Hypnotic Suggestions May Reduce The Conflict Between The Automatic And The Intentional Processes. Behavioral And Neurophysiological Evidence From The Stroop Task. Rinaldo Livio Perri , Valentina Bianco; Enrico Facco; Francesco Di Russo (Rome, Italy) C21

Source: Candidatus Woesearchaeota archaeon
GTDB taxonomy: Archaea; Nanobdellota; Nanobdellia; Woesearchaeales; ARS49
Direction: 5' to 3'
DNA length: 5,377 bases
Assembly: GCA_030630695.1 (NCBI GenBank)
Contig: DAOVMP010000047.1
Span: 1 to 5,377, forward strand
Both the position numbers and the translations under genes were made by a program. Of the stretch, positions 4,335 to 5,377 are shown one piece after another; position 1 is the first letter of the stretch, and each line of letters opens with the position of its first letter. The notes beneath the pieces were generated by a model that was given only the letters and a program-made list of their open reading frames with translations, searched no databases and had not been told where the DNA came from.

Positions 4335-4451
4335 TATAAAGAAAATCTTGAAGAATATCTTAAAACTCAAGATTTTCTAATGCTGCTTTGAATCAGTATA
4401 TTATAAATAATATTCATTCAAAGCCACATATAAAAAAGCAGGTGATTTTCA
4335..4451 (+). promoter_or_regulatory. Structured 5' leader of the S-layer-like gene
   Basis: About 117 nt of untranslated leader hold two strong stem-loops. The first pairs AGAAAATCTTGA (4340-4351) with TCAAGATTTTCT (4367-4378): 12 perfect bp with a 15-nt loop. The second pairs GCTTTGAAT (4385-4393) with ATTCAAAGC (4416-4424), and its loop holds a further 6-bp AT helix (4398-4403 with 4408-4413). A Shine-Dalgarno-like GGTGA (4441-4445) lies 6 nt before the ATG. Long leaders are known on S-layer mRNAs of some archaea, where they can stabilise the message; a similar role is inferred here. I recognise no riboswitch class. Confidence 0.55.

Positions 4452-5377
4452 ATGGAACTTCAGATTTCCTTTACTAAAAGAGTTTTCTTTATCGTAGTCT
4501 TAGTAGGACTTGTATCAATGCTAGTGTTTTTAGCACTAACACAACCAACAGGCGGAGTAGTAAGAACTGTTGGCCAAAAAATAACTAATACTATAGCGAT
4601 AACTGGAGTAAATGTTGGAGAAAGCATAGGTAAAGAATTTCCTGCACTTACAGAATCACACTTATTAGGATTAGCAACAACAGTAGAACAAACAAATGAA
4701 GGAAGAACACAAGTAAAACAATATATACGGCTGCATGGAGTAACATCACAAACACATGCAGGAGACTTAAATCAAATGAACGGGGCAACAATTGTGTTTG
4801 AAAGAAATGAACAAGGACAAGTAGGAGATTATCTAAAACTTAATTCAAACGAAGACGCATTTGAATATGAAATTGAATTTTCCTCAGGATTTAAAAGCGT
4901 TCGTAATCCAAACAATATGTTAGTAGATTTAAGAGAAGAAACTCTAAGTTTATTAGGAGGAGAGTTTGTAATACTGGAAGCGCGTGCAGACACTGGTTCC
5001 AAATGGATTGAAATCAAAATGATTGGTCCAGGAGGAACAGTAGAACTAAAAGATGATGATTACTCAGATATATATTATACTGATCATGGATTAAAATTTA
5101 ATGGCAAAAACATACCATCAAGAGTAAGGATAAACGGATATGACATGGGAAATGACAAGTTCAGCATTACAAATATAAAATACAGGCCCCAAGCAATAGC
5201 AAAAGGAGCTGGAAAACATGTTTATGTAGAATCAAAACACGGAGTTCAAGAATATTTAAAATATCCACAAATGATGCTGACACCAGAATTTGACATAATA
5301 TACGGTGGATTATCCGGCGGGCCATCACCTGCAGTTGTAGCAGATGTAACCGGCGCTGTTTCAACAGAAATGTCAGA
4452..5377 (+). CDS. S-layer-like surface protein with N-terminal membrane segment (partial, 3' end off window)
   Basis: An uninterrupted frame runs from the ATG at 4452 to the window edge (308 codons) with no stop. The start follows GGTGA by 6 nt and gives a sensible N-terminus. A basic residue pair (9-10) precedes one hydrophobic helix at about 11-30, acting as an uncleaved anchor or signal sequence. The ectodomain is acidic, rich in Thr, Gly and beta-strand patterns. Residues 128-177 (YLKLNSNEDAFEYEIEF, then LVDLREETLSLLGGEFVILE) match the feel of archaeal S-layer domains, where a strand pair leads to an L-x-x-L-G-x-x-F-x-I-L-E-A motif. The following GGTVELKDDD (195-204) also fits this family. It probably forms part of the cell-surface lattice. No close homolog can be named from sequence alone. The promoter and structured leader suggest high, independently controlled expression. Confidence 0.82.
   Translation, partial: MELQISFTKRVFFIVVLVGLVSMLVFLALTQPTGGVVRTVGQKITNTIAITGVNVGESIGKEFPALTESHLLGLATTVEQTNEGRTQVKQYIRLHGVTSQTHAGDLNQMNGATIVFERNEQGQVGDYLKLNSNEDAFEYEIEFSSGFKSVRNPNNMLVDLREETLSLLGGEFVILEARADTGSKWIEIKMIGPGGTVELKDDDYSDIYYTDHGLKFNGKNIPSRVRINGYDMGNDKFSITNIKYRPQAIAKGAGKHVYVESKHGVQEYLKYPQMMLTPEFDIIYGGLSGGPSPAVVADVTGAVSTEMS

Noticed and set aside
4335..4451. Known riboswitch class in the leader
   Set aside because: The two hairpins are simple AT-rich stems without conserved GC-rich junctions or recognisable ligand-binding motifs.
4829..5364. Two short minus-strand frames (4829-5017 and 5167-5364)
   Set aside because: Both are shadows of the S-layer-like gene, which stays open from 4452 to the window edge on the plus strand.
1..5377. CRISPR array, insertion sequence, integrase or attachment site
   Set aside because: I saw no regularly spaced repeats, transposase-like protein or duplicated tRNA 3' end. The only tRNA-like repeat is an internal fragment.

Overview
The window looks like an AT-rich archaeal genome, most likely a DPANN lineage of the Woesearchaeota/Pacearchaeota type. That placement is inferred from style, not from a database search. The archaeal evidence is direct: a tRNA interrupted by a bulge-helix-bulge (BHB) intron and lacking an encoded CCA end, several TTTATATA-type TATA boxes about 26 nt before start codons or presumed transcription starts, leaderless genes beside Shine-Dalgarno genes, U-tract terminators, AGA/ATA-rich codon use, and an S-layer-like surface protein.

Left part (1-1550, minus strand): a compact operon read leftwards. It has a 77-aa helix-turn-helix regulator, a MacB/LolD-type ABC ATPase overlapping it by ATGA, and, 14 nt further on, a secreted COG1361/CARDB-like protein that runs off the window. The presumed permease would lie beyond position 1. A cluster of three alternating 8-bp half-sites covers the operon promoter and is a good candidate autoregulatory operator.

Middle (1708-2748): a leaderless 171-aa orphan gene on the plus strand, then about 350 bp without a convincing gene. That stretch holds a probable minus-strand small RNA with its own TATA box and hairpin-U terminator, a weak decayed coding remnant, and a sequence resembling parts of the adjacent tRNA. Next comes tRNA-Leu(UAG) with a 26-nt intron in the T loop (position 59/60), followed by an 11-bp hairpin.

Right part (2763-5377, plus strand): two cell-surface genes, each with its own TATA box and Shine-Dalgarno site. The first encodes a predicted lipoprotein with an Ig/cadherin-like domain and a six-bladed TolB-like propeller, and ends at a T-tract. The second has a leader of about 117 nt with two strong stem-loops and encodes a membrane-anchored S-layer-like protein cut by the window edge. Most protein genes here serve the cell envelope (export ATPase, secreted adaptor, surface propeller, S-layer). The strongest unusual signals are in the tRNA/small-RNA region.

Introduction: A compelling literature suggested the possibility of adopting hypnotic suggestions to override the Stroop interference effect (i.e., slow speed and low accuracy in naming the ink color of an incongruent color word) among individuals with high level of hypnotizability (High). However, despite some studies corroborated these findings, others failed to replicate them, while only a few works attempted to provide a neurophysiological explanation of the effects, and none tested the role of different hypnotic suggestions. Also, the question of whether these effects are specific for Highs or common to Mediums as well is still open. Methods: Seventeen healthy volunteers participated in the study. Participation in the experiment consisted of three sessions: in the first one, the individual level of hypnotic susceptibility was assessed; in the second and third sessions, EEG activity was recorded while subjects performed the manual Stroop task in the baseline and hypnotic condition with perceptual (i.e., to focus only on the central letter of the words) and semantic suggestion (i.e., to see meaningless symbols), provided in a counterbalanced order. Results: The two hypnotic conditions did not affect the response speed on the Stroop task, but significantly increased the response accuracy regardless of the adopted suggestion. As for the brain activity, event-related potentials (ERP) analysis revealed common and specific effects for the two hypnotic suggestions. In particular, both types of suggestions increased the sensory awareness (the anterior pN1 component) and reduced the discriminative visual attention on the stimuli (the occipital N1 component) compared to the baseline condition. Moreover, the perceptual suggestion selectively engaged more executive control of the prefrontal cortex (the pre-stimulus pN component), while the semantic one selectively suppressed the P180 component whose neural source was identified in the left temporal cortex devoted to the graphemic analysis of the words. Conclusions: Present findings demonstrated that the perceptual and the semantic hypnotic suggestions reduced the Stroop errors, and that this effect is mediated by common and specific top-down modulation of different decision-making processes ranging from the expectancy stage to the pre-semantic processing of the words. Finally, as we recruited participants with a medium level of hypnotizability, present findings might be considered as potentially representative of the majority of the population.